– By taking possession of the manufacturer’s books, the Board may save him hours of time.
– Yes. But that might also cause the manufacturer a great deal of work. It would not be so bad to take possession of documents or writings, but no manufacturer could carry on his business without his books.
– The honorable senator does not imagine that the Board would keep a man’s books if he required them.
– But what is a reasonable period ? It may be necessary for the Board, in order to arrive at a wise conclusion upon a manufacturer’s books, to go through them pretty fully.
– The time occupied in doing so would then be reasonable.
– No doubt it might be from the point of view of the Board, but it would be a small manufacturer whose books could be gone through in two or three days. I am afraid that it would be necessary to retain the books of a fair-sized manufacturer for four or five days. What would the manufacturer do in the meantime ? No doubt the Board would make provision for the safe custody of his books.
– It would be responsible.
– But it would be a poor return to the manufacturer to compensate him . in cash for the loss of his books. It is more a matter of the inconvenience he would suffer if his books were kept for what might be a reasonable time in the opinion of the Board, but what might be from his point of view quite an unreasonable time. There are other ways in which the Board can get all the information it desires without retaining the books needed by the manufacturer. It could appoint an accountant to attend at the manufacturer’s office and go through his books.
– That is the usual practice now. Wherever there is a possibility that the retention of the books of a manufacturer or business man may cause undue delay to him, copies of them are made, and an officer of the Customs Department is sent down to certify to them.
– Surely that is good enough. On the Minister’s own argument, there is no need to retain a manufacturer’s books for any period at all, seeing that the Board would have authority to send an accountant to his place of business and make any copies it requires.
– Where will the Board get that authority?
– Full authority is given in this Billtothe Board to inspect any books and make copies.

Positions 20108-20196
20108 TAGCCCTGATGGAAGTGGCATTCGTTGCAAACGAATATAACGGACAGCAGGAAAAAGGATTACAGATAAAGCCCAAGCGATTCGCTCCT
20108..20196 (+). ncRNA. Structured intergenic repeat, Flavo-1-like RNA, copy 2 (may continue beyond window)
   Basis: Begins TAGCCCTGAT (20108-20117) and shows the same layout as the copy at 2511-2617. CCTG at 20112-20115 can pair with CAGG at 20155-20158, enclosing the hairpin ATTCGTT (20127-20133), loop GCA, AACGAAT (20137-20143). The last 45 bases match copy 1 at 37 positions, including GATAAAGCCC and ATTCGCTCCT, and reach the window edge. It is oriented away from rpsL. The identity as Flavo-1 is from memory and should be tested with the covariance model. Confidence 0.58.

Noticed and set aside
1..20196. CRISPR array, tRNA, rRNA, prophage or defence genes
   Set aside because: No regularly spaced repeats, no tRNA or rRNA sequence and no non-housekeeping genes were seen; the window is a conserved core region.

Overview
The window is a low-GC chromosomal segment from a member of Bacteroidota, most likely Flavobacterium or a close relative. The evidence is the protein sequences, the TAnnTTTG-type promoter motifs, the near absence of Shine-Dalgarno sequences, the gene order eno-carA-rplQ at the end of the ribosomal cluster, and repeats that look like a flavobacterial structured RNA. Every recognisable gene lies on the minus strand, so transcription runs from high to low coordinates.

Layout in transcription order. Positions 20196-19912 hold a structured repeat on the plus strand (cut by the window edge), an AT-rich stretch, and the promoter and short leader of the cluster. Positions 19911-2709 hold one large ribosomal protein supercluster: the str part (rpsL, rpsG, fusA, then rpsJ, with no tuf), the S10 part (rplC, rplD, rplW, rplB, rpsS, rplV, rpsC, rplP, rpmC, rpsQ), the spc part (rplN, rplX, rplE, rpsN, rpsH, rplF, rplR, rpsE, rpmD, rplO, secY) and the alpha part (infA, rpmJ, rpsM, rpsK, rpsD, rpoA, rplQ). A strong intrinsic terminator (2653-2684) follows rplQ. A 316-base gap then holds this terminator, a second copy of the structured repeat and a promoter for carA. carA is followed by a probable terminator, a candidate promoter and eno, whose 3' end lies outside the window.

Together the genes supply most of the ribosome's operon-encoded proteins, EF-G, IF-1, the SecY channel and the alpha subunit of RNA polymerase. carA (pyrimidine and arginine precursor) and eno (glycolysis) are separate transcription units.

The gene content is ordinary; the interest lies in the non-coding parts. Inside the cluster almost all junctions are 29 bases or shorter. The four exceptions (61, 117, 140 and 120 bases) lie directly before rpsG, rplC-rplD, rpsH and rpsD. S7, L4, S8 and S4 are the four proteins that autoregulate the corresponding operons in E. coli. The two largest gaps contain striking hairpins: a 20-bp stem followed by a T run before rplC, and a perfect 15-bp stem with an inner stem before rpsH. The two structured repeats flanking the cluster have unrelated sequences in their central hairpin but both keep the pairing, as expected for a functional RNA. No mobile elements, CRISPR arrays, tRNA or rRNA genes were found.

– How can it make copies if it is not given the right to claim possession of thebooks for a reasonable time ?
– It may inspect the books, and during that inspection may make whatever extracts from them it requires.
– In order to do that it must havepossession of the books for a reasonable time.
– That is not necessary. Under certain legislation Government officials have power to inspect a factory. Is it contended that they should have power to take possession of the factory while they make that inspection?
– Some people, when they learn that there may be an inquiry into their conduct, may be only too delighted to burn their books if the Board is not given power to take possession of them. That may be an extreme case, but it is quite possible.
– The matter is safeguarded in another partofthe Bill.
– A similar provision is in operation every day under the Customs Act, and has occasioned no trouble.
– As I can foresee that trouble is likely to arise, I move-
That the words” and may retain them for such reasonable period as it thinksfit “ be left out.
– The practice of nearly all Government Departments is to send officials to examine books. I had a dispute the other day with the Land Tax Commissioner with regard to the value of certain land,’ and as he wasanxious to see my firm’s books in order to ascertain what profit had been made, he sent two of his officers to inspect them, and make extracts from them. That is the most convenient way of dealing with the matter.
– And it is the usual practice.
– Then, why retain this extra power ?
– It is the policeman.